Iconic Gordon Parks photos show shades of gray in American race relations - The Washington Post: At first glance, it seems a memory of an innocent time: A father stands at the window of an ice cream stand, buying treats for his young children. But the family is African American, and the sign above them says “colored.” Gordon Parks made this color photograph in 1956 in Alabama, when separate-and-unequal strictures shadowed nearly every aspect of American life.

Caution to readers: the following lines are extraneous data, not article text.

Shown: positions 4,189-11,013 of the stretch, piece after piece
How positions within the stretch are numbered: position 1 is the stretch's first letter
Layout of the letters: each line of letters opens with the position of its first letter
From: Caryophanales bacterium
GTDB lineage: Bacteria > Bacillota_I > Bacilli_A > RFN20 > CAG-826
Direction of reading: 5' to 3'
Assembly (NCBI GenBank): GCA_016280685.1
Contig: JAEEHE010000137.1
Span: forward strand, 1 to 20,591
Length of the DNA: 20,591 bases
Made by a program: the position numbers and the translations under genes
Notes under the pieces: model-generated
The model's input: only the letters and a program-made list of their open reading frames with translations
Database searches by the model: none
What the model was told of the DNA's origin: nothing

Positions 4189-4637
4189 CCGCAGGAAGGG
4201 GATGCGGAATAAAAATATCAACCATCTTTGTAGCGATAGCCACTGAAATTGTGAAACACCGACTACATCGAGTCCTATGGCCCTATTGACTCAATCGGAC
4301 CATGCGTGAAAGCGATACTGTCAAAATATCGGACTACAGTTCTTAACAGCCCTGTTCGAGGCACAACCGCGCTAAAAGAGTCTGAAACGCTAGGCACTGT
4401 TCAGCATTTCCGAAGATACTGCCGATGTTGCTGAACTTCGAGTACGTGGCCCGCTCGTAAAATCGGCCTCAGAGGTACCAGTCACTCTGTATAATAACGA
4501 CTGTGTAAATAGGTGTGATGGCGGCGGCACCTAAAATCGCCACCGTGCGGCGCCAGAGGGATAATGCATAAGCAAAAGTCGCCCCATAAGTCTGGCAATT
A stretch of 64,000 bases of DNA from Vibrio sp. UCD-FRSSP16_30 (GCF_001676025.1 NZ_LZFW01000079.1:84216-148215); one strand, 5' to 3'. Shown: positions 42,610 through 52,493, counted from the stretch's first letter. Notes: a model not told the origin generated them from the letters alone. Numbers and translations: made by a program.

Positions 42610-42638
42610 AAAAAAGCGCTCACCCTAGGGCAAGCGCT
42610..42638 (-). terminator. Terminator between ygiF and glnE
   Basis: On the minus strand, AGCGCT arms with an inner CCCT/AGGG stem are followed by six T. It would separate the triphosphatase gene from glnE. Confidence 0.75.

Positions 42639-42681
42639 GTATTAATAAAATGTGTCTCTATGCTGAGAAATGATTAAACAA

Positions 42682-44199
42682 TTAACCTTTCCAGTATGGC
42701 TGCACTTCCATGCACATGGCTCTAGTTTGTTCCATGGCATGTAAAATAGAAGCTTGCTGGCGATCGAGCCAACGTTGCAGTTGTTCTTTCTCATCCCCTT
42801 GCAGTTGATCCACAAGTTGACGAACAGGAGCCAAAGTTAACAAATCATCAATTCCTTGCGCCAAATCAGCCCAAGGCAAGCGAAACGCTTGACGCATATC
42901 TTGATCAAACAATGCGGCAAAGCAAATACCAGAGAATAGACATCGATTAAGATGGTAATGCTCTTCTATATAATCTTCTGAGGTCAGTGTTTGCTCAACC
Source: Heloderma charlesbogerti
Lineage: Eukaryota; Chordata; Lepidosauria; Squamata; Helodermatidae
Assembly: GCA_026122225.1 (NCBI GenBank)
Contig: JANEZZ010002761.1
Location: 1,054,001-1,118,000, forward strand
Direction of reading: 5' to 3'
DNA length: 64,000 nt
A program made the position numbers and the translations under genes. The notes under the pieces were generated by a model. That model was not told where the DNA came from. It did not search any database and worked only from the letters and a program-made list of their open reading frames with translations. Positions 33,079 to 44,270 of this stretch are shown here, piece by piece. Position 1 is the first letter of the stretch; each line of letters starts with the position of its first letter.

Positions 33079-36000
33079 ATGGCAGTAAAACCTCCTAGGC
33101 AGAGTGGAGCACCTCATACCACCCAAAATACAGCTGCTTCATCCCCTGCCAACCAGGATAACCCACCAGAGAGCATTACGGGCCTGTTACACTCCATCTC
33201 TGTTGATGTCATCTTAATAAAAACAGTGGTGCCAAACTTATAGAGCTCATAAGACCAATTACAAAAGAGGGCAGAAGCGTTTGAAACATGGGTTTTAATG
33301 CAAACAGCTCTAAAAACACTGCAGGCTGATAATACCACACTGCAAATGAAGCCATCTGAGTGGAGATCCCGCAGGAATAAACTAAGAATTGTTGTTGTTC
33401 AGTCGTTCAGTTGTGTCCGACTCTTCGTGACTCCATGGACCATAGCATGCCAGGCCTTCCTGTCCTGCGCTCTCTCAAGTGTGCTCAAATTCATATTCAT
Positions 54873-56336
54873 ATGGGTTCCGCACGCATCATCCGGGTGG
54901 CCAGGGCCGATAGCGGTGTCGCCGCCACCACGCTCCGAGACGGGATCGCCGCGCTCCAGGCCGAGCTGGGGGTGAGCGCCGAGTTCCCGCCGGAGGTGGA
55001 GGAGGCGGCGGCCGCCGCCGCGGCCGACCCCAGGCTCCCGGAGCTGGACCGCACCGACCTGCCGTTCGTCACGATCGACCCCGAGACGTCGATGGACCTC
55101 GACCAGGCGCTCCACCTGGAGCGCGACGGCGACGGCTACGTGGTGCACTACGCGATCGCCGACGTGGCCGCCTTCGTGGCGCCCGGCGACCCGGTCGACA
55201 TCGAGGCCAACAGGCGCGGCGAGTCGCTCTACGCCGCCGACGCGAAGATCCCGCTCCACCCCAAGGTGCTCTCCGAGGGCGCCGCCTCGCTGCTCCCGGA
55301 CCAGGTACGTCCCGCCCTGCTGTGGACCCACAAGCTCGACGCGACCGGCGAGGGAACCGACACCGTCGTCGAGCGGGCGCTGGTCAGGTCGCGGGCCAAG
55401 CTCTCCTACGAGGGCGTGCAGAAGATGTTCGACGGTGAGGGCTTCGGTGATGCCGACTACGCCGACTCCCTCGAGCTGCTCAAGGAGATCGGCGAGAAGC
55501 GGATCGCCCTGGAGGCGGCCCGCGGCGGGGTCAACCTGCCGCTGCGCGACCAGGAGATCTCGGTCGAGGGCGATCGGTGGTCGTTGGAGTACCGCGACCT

Parks is best known for his black-and-white work, much of it for Life magazine and well represented in Adamson Gallery’s “Gordon Parks: An American Lens.” The show includes high-contrast shots of Harlem in the late 1940s, as well as dramatic 1960s candids of Muhammad Ali, Malcolm X and Duke Ellington. Also present is the photographer’s take on “American Gothic” — a starkly posed 1942 portrait of office custodian Ella Watson, made when Parks worked at the Farm Security Administration in Washington. That photo is a rare overlap between this selection and the Corcoran Gallery of Art’s Parks exhibition in 2011.